Edmonton is nine months away from a municipal election that will see council lose decades of experience in city hall.
Three of the more senior council members have already announced they will not be running in October: Mayor Don Iveson, Ward 6 Councillor Scott McKeen and Ward 10 Councillor Michael Walters.
Mayor Iveson was first elected to council 14 years ago in 2007. He has served six years — two terms — on council before being elected mayor in 2013, taking over from former Mayor Stephen Mandel.
McKeen and Walters both came on board in 2013, when six new councillors took their seats. There was a lot of turnover that year, and 2021 is shaping up to be similar.
To date, only half of the existing city councillors have confirmed they intend to run for re-election: Bev Esslinger, Jon Dziadyk, Sarah Hamilton, Tim Cartmell and Mohinder (Moe) Banga all say there’s more work to be done in their wards.
“I really enjoy, honestly, the ability to interact with people, to get on the phone or sit over a coffee and really understand what people are looking for in their city,” Cartmell said.
“It’s the best part of the job.”
“I’m really excited to continue working for the west-end,” Hamilton said. “There’s still a lot of things I’d like to do. I’ve talked about a commitment to public safety… I want to make sure the west LRT gets built right.”
With shifting boundaries coming this election, Ward 7 councillor Tony Caterina said he’ll move over and put his name into the running for the downtown ward. His current ward covers central Edmonton to the north and east of the city’s core.
“I’ll be seeking re-election in Ward 5, the new ward of O-day’min, which is the downtown, basically the downtown core — Blatchford and Westmount, all over that part of the city — it’s my intention is to run in that ward,” Caterina said this past week when announcing his intentions.
On Friday, Councillor Mike Nickel announced he is running for the mayor’s chair — a venture he’s attempted unsuccessfully twice before.
Nickel also ran for the UCP nomination in 2018 — losing to Tunde Obasan in Edmonton-South.
That still leaves three councillors who are undecided: Andrew Knack, Aaron Paquette and Ben Henderson.
Whether they choose to run for re-election or not, MacEwan University political scientist Chaldeans Mensah said the turnover on council will be challenging.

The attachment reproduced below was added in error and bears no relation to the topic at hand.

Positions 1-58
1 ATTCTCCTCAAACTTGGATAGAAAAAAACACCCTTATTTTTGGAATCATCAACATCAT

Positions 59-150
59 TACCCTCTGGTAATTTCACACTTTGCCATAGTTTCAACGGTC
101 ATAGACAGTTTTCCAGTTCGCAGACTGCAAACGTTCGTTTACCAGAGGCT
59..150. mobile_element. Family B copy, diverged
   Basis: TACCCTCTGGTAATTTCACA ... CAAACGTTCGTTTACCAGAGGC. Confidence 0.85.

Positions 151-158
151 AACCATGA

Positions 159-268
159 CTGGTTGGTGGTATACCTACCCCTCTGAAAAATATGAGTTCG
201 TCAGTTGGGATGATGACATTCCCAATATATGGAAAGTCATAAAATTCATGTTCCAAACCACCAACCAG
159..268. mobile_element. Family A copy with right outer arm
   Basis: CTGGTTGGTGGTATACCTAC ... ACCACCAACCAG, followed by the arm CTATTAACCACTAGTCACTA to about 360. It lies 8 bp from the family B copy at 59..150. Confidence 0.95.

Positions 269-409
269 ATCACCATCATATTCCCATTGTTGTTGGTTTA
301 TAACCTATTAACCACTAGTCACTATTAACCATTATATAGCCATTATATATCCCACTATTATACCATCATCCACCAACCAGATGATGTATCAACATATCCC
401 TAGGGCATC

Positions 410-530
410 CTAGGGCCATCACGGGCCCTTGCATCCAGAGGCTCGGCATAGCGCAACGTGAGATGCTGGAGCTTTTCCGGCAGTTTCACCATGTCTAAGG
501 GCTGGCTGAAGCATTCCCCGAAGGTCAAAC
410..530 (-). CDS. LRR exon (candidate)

“I think it’s going to be very important, with newbies coming onboard, for them to learn the rules very quickly and to count on the advice and inspiration of the people in the positions right now.”
It’s a sentiment Knack agrees with, explaining there’s a steep learning curve to becoming a councillor, regardless of one’s background.
“If you have six new councillors and they don’t learn the governance piece of it, it’s very hard to then get things done.”
When they joined council, both Esslinger and Knack said they were taken in by the more experienced councillors and shown the ropes.
It’s something Esslinger hopes she’ll be able to do for new people coming on board, should she be re-elected herself.
“There’s nothing like having someone you can ask the question of: ‘What would you do about this? How would you handle it?’ That’s valuable. It’s a bit like, I got it and I’m paying it back.”
Esslinger is hopeful more women will choose to run and be elected.
In the year she joined council, Esslinger was the lone female at the table after the 2013 election saw three other incumbents — Jane Batty, Kim Krushell, and Linda Sloan — retire from politics and a fourth, Karen Leibovici, unsuccessfully run for mayor.
There’s now two women on council, with the addition of Sarah Hamilton in 2017.
With the potential for so many seats without incumbents, councillor Jon Dziadyk sees an opportunity for change and a diversity of ideas.
“I would encourage candidates to challenge incumbents. One, it will keep the incumbents on their toes and it introduces new opinions into the debate,” he said.
“No one should feel that their re-election is guaranteed.”
Aspiring candidates have until Sept. 20, 2021, to file their nomination papers and pay the deposit. Candidates for mayor must pay a deposit of $500. Candidates for councillor and school board trustee must pay a deposit of $100.
For more information on the nomination process, visit the City of Edmonton’s website.
Edmonton’s municipal election will be held on Monday, Oct. 18.
— With files from Caley Ramsay, Global News